A password will be e-mailed to you.

By David Duffield

The premier issue of Out Front covered hustling in Denver, the coronation of the International Court of the Rocky Mountain Empire, and more. Phil Price, owner, wrote an op-ed hoping Out Front would ensure “quality journalism for all the gay people in the Rocky Mountain Region.” He recommended that readers send letters to the editors and stressed the quality journalism he hoped to achieve. “In the spirit of gay brotherhood and sisterhood,” he invited the community to read. Ads for Christi for Empress, the Empire Baths, and Gay Cowboys adorned the pages, while sex sold the rest.

The second issue’s editorial by Michael Clarken reflected the fall of South Vietnam and noted “America’s imperialist chickens” had come home to roost. The lesson of Vietnam, he concluded for gays and lesbians, was that “the path to liberation” lay in solidarity.

The 1977 Pride issue showed a black man holding a sign promoting “Power to the People” while another man held a sign saying “I AM A FAGGOT.”

1976–1981 represented a great time of features on the community such as youth, activism, gays in prison, and a continuous dialogue in letters to the editor.

1981 noted a battle between Julian Rush and his church, and a prophetic piece by Phil Nash in 1982 — Health From Clap to Kaposi’s — which noted that the Gay Liberation Movement was synonymous with a laissez-faire attitude toward sex, and a “ticking time bomb” of alarming infections among gay men.

“We have only seen the tip of the iceberg,” Nash wrote. Gay athletes, gay ski week, bi-racial men’s groups, political action, and HIV/AIDS stories proliferate up to 1986. Clubs like the Foxhole and Tracks, bars like Charlie’s and the Triangle, and gay businesses began to fill the pages. Messages like “Get tested” and “Go square dancing” grow, while drag dominated, and community culture permanently graced the pages.

Anti-discrimination ordinances in Boulder, Aspen, and Denver follow from 1987–1990. A Lesbian For Governor? Activist Takes on Romer, Media & Establishment noted Tea Schook’s efforts on the anti-discrimination ordinances and her run against Gov. Romer.

Most of the stories in 1991 and 1992 shift to the cultural or national efforts to repeal anti-discrimination laws that seem distant. Jim McNulty reported that Amendment 2 Solidifies Community Like Never Before while Judy Herrington noted: “In the face of defeat … this has turned into something to galvanize the community.”

In the years after, columns reshaped the pages of Out Front and politics settled. However, the obituaries that appear in each issue are almost exclusively those of gay men. HIV and the “hate state” left their mark.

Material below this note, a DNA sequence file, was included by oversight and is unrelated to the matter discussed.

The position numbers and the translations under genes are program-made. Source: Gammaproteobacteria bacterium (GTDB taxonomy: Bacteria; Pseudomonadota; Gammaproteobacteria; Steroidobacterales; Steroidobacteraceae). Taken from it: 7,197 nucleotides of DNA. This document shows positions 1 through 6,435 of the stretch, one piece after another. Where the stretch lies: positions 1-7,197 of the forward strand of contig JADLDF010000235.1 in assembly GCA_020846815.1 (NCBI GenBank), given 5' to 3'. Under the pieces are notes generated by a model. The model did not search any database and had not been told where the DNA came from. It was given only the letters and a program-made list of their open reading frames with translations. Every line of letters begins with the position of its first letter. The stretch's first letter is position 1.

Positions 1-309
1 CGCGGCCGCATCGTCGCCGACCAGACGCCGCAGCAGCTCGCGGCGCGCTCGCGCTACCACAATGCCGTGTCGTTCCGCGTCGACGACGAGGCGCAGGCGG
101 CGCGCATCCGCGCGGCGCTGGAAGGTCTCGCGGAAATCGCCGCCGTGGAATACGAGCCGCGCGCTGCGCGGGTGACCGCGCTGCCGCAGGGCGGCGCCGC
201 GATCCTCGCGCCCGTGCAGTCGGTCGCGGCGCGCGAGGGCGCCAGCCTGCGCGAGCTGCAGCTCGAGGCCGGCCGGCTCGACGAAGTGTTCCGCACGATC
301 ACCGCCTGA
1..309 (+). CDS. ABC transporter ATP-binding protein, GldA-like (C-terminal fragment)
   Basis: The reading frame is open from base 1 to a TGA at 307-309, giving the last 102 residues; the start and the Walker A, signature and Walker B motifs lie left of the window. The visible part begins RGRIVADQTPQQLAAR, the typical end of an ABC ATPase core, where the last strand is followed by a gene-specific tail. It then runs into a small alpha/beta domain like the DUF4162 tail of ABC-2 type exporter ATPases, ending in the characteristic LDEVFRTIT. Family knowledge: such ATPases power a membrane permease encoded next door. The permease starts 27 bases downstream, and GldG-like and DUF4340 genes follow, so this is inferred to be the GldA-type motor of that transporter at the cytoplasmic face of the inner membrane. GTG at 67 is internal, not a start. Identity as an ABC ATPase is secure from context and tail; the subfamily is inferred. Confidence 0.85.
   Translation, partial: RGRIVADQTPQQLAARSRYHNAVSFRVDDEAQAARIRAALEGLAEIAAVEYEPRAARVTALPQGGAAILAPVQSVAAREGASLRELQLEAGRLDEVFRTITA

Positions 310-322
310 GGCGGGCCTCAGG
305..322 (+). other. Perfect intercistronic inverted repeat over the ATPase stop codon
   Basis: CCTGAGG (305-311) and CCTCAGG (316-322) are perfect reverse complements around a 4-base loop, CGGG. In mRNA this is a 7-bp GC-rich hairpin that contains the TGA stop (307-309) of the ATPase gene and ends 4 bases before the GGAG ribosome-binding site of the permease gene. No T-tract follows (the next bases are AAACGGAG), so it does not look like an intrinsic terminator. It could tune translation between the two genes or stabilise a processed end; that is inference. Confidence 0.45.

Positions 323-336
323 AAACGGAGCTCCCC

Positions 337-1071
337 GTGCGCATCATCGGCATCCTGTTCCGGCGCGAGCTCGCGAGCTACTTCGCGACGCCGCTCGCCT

From 1994 to 1996, stories told of the establishment of Don’t Ask, Don’t Tell, and the maneuverings of Marilyn Musgrave to establish the Defense of Marriage Act. The headline on May 2, 1996 was The Burying of Amendment 2. However, another article noted “gay apathy” toward Amendment 2.

A year later, Dan Haney wrote an article about a promising new HIV cocktail (High Hopes for AIDS Drug Mix) at the 12th annual conference on AIDS. Cultural coverage grew from the 1997–2000, though a 1998 article noted Gay Marriage Ban likely in ’99. Issues like gay marriage and gays in the Boy Scouts replaced anti-discrimination.

One article by Paula Martinez asked Are Gays Better Off Today? She noted that “by many indications, attitudes toward gay people are gradually changing.” There were significant advances in popular culture post-2000. Reviews of Queer As Folk appeared, and openly gay actors and television characters flourished. Geoffrey Bateman noted in An Army of NONE: The Failure of DADT that the “homophobic values” DADT promoted “influence civilian lives,” and that “the military continues to play a powerful and highly visible role in our culture; we cannot afford to ignore its treatment of us.” Gay families and photos of gay men and women with their children at Pride appeared in the headlines. In My Big Gay Family Renee Fajardo noted three generations of his family who were gay. As well, transgender coverage came to the fore. Racially diverse, family-oriented, and shifting values were reflected in our images. Times changed.

Coverage of domestic partnerships gave way to marriage equality in Amendment I and 43 in 2006. After the defeat, Pat Steadman wrote “among the most important lessons is turning out the vote.” In Queering the Convention, Sunnivie Brydum spoke about the Stonewall Dems and political capital of the gay community.

The Rights Five (employment non-discrimination, public accommodations, hate crimes protection, second parent adoption, and designated beneficiaries) adorned the paper and populated pride. The repeal of DADT in 2011, the defeat of civil unions in 2012 then victory in 2013, and marriage equality in 2014 followed quickly. Apparently there is no turning back, and in the “spirit of brotherhood and sisterhood,” we invite you to read on.